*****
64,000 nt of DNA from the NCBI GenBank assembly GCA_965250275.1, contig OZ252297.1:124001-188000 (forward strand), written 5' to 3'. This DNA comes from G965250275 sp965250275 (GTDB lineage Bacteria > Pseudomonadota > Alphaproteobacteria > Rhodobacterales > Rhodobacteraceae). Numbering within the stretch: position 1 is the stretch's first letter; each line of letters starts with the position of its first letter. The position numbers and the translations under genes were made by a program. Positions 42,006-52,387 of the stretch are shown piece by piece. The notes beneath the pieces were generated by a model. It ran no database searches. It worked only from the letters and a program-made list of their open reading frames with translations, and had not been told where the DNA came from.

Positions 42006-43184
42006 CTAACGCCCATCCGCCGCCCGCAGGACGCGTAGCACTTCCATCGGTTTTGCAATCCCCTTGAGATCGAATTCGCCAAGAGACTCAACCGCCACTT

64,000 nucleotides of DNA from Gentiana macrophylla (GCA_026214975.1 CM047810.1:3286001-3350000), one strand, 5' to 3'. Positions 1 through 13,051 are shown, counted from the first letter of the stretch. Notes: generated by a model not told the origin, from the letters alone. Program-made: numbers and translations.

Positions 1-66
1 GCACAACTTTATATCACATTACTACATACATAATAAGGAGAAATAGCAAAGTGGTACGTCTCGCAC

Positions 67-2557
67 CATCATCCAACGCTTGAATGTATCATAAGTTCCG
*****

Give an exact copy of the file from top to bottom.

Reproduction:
64,000 nt of DNA from the NCBI GenBank assembly GCA_965250275.1, contig OZ252297.1:124001-188000 (forward strand), written 5' to 3'. This DNA comes from G965250275 sp965250275 (GTDB lineage Bacteria > Pseudomonadota > Alphaproteobacteria > Rhodobacterales > Rhodobacteraceae). Numbering within the stretch: position 1 is the stretch's first letter; each line of letters starts with the position of its first letter. The position numbers and the translations under genes were made by a program. Positions 42,006-52,387 of the stretch are shown piece by piece. The notes beneath the pieces were generated by a model. It ran no database searches. It worked only from the letters and a program-made list of their open reading frames with translations, and had not been told where the DNA came from.

Positions 42006-43184
42006 CTAACGCCCATCCGCCGCCCGCAGGACGCGTAGCACTTCCATCGGTTTTGCAATCCCCTTGAGATCGAATTCGCCAAGAGACTCAACCGCCACTT

64,000 nucleotides of DNA from Gentiana macrophylla (GCA_026214975.1 CM047810.1:3286001-3350000), one strand, 5' to 3'. Positions 1 through 13,051 are shown, counted from the first letter of the stretch. Notes: generated by a model not told the origin, from the letters alone. Program-made: numbers and translations.

Positions 1-66
1 GCACAACTTTATATCACATTACTACATACATAATAAGGAGAAATAGCAAAGTGGTACGTCTCGCAC

Positions 67-2557
67 CATCATCCAACGCTTGAATGTATCATAAGTTCCG